I have a phone call today with a company that I’ve been chatting with back and forth over the last few weeks, about a potential role they’re interested in hiring me for. It pays about $20,000 more annually than my current gig, which would be really life-changing. I don’t have any prospects other than this, though, despite applying for other jobs nonstop. Not having a college degree usually turns employers off pretty immediately, but this company doesn’t seem bothered by it. The conversation goes well, they say they’ll be in touch early next week.

Spent: $0

Day 6, Saturday:

A few girlfriends and I decide to get some of our Christmas shopping done today, but first we meet for brunch. I ate some toast at home beforehand so I wouldn’t be tempted to go crazy and order something huge. I get a black coffee and some yogurt with granola and fruit (-$14). Then we head to this shopping center we like and I buy gifts for my mom, brother, two cousins, and a holiday dress for myself (-$97).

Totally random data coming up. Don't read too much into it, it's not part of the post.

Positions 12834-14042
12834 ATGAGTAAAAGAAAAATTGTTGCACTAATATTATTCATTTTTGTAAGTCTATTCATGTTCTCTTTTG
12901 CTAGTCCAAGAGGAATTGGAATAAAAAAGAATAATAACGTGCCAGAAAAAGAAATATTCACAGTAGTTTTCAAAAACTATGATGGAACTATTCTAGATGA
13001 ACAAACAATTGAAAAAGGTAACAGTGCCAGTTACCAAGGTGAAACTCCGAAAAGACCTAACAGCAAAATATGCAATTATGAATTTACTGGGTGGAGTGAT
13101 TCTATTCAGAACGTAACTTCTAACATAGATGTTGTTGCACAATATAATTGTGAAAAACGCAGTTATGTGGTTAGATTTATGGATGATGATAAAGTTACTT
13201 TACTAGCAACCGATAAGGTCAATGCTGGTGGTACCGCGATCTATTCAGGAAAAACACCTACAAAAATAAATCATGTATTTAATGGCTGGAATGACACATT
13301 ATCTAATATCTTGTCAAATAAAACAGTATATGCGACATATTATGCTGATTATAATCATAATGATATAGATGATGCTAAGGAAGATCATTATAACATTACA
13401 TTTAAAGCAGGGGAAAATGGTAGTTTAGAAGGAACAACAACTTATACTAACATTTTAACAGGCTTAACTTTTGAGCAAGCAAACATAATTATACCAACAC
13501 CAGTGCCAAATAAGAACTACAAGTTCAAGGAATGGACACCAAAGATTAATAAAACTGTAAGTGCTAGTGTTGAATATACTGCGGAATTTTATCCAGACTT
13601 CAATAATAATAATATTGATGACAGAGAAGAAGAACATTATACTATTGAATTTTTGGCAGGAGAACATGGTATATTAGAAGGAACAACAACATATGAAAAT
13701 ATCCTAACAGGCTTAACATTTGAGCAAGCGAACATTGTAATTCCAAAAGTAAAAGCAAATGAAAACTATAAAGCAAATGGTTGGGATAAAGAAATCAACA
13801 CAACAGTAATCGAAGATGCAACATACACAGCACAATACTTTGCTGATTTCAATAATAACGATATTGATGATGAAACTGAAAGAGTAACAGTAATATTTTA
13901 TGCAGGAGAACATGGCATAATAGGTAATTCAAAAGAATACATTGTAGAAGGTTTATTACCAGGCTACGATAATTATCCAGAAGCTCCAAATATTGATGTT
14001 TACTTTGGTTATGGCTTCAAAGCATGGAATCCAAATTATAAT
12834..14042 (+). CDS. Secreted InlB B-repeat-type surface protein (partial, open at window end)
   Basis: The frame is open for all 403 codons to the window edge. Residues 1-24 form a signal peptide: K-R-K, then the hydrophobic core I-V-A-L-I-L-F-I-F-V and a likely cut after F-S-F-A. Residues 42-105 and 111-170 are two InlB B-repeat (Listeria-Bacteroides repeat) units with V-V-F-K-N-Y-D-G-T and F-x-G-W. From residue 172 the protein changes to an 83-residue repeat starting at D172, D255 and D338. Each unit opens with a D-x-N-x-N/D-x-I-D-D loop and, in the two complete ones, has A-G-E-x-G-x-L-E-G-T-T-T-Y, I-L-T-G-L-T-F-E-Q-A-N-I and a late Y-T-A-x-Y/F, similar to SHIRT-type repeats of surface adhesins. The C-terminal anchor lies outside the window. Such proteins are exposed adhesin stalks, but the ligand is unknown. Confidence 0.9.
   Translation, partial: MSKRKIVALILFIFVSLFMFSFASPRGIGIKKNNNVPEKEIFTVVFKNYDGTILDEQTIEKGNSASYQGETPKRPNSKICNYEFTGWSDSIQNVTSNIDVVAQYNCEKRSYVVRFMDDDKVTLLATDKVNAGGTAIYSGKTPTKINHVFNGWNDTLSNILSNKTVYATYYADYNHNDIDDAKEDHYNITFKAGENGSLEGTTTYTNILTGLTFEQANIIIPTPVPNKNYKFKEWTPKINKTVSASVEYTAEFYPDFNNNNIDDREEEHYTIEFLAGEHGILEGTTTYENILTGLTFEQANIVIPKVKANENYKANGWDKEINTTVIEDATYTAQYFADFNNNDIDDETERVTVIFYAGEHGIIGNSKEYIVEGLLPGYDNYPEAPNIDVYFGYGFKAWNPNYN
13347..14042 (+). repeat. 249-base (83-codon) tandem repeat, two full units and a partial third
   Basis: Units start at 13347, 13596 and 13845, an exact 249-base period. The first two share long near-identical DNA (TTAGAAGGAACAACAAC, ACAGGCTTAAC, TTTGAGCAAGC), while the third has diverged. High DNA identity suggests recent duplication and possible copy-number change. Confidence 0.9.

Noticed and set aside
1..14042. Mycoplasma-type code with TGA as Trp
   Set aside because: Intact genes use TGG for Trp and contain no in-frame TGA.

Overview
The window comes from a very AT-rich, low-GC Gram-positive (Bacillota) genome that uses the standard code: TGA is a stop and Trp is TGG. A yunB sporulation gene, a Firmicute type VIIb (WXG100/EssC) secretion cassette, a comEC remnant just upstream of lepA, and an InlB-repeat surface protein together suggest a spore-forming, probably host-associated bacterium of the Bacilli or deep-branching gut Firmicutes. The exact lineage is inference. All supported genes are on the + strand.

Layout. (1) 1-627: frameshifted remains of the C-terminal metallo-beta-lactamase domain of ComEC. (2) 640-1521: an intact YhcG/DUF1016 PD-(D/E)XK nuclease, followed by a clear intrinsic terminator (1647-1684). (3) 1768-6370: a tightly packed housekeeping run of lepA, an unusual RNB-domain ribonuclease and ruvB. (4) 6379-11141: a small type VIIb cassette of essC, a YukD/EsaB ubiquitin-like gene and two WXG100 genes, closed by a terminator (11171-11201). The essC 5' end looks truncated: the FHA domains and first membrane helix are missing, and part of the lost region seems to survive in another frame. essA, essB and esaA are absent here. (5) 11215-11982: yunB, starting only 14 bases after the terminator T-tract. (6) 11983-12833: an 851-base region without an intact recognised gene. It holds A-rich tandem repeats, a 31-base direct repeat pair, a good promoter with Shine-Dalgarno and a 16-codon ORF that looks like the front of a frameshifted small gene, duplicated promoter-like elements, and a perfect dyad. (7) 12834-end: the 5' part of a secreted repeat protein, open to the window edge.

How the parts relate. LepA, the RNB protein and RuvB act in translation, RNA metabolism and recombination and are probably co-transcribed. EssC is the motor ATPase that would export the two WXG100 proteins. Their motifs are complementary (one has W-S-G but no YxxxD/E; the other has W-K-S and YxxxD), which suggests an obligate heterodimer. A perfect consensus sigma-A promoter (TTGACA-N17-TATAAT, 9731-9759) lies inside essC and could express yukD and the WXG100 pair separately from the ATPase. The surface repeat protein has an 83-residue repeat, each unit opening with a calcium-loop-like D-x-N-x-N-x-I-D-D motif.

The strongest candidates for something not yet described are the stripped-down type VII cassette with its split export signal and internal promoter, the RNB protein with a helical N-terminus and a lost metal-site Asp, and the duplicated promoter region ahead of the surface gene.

Spent: $111

Day 7, Sunday:

I spend the day at home with my boyfriend, cleaning my apartment and watching Netflix. In the afternoon we stop by his apartment, and take his dog for a long walk around the neighborhood. We stop and he buys me a hot chocolate. It’s a perfectly lazy Sunday afternoon, where I spend no money and try to just be present.

Spent: $0

How much I spent by end of week:
Total Spent: $212
Final thoughts:

Slightly over my goal, but it is holiday shopping season—so I’m not feeling too guilty. If anything, I’m glad that I ate lunch at home or for free the entire week and either walked or used public transport everyday. It was a cool exercise to be conscience of my spending. More so than I usually am, anyway.

—As told to Sara Tardiff